The U.S. special envoy for North Korea called on Thursday for North Korea to provide a comprehensive declaration of its nuclear and missile programs and warned that Washington has “contingencies” if the diplomatic process with Pyongyang failed.
In excerpts of a speech he will deliver in Palo Alto, California, Stephen Biegun said Washington must reach a deal with North Korea on expert access and monitoring mechanisms of key nuclear and missile sites and “ultimately ensure removal or destruction of stockpiles of fissile material, weapons, missiles, launchers and other weapons of mass destruction.”
Secretary of State Mike Pompeo said on Wednesday that North Korean had agreed a second summit between President Donald Trump and its leader Kim Jong Un would be held at the end of February “some place in Asia.”
The two men held the first summit between a sitting U.S. president and a North Korean leader last June, a meeting that produced a vague commitment by Kim to work toward the denuclearization of the Korean Peninsula. Pyongyang has yet to take what Washington sees as concrete steps in that direction.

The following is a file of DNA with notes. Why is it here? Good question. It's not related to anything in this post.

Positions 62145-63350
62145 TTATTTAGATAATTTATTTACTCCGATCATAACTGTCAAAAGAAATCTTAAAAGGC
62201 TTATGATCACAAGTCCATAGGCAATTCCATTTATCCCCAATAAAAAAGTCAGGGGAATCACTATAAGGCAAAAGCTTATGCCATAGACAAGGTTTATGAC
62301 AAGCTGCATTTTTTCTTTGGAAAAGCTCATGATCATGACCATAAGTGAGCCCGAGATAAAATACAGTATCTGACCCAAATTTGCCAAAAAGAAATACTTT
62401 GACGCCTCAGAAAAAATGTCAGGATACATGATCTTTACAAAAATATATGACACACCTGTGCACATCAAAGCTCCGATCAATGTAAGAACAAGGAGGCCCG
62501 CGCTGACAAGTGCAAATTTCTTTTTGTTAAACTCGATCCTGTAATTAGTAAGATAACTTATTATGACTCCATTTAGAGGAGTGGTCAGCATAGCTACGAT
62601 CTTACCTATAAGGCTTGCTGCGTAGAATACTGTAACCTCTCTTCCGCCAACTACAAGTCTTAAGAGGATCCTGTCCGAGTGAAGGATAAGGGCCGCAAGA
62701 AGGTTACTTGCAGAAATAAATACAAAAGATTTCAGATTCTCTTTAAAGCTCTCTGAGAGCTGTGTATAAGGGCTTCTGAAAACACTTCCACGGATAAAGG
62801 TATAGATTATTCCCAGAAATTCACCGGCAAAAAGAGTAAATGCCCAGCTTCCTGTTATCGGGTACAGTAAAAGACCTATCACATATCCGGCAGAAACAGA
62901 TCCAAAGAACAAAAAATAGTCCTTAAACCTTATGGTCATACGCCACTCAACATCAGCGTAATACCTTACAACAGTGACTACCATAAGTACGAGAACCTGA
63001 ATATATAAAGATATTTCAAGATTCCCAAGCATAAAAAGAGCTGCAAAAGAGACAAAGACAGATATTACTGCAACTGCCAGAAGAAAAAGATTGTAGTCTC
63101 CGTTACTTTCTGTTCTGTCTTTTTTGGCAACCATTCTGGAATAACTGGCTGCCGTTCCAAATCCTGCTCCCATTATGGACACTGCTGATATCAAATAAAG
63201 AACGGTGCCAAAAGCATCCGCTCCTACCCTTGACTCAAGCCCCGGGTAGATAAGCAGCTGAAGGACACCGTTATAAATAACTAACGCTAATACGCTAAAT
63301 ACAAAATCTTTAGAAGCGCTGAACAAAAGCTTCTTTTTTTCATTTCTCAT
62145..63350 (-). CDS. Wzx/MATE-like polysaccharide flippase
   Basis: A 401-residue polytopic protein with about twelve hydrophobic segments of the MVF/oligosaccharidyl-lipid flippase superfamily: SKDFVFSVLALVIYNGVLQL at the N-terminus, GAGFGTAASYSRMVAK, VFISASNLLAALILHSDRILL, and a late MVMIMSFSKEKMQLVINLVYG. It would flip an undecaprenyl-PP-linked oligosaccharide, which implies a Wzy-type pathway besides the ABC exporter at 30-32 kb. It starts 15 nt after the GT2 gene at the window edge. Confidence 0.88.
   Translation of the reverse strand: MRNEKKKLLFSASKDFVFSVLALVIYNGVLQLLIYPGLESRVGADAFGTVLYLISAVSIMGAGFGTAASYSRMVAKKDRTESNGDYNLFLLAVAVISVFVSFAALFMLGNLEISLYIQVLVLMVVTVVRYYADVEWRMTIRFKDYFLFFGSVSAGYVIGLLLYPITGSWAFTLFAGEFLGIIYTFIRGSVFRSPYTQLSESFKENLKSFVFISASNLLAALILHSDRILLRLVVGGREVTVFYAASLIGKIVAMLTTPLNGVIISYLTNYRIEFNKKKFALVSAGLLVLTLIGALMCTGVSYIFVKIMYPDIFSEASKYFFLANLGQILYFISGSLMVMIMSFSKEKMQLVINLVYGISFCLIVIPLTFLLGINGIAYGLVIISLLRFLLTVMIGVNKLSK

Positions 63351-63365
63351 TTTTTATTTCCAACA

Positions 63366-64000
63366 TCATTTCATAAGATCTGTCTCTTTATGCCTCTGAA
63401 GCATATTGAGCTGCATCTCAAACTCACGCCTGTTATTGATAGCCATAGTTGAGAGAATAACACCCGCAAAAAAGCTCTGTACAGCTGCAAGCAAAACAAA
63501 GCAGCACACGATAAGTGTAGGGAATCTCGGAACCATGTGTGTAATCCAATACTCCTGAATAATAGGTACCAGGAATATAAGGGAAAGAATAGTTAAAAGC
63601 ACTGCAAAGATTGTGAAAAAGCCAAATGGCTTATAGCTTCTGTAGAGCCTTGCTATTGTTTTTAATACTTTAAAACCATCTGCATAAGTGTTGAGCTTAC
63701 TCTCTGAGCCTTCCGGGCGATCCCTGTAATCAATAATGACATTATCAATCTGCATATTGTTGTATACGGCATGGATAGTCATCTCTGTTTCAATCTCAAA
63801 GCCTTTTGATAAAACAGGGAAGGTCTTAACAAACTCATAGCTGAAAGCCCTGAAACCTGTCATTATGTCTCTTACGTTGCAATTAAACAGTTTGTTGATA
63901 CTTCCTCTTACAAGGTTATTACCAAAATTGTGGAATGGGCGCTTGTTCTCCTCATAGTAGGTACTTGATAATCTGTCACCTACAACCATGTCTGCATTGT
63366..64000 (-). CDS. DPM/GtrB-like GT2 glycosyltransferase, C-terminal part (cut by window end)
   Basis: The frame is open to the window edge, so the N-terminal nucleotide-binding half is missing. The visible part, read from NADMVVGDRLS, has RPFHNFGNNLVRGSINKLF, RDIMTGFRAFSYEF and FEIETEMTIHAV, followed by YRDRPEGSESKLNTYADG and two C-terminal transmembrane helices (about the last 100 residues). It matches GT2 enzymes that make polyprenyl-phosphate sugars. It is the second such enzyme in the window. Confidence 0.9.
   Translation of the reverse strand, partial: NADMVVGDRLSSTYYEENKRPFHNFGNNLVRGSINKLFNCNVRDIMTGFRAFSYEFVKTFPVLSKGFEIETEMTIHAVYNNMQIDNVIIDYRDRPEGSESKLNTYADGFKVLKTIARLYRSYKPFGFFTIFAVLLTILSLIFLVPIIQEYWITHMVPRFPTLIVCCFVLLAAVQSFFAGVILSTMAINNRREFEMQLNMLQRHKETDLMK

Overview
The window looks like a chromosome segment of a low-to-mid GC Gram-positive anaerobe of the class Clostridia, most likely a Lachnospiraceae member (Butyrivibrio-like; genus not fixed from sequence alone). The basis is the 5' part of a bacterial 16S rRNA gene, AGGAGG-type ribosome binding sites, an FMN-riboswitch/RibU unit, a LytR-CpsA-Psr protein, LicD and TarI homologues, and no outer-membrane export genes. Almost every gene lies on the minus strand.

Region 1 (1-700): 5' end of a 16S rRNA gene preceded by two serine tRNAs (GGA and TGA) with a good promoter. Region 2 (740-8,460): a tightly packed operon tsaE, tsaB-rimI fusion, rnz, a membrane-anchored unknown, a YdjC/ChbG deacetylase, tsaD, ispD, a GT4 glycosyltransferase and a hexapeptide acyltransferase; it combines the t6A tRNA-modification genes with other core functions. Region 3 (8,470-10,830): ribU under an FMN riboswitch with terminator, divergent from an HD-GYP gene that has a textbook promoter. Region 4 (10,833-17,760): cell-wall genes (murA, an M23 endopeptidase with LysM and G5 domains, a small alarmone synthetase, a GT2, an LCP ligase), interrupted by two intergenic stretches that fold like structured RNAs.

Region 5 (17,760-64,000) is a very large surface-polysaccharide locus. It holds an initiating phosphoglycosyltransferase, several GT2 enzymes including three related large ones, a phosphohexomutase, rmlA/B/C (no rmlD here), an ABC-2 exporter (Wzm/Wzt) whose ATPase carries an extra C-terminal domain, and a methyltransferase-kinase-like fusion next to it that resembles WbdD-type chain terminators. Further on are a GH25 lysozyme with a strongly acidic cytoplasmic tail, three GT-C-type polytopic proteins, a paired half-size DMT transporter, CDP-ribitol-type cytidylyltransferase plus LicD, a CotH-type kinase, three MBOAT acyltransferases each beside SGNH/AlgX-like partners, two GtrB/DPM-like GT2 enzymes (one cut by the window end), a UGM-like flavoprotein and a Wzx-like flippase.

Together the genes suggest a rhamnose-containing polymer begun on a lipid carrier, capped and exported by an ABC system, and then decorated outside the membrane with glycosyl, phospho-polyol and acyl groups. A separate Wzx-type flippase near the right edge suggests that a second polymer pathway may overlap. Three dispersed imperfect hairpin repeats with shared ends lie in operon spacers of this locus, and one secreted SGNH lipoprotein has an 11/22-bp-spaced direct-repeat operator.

The State Department said Biegun would travel to South Korea on Feb. 3 for a meeting with his North Korean counterpart.
In the excerpts of his speech provided by the State Department, Biegun said Kim committed during an October visit by Pompeo to the dismantlement and destruction of North Korea’s plutonium and uranium enrichment facilities, going much further than the top U.S. diplomat did after that trip and any public statement by Pyongyang.
“Before the process of denuclearization can be final, we must have a complete understanding of the full extent of the North Korean WMD and missile programs through a comprehensive declaration,” Biegun will say.
“We must reach agreement on expert access and monitoring mechanisms of key sites to international standards, and ultimately ensure the removal or destruction of stockpiles of fissile material, weapons, missiles, launchers and other weapons of mass destruction,” the speech says.
Biegun will also stress that the United States remains “clear eyed” about its dealings with North Korea.
“We need to have contingencies if the diplomatic process fails — which we do.”
Trump said on Thursday a time and location for his second summit with Kim had been agreed upon, but he did not give any details and said they would be announced next week.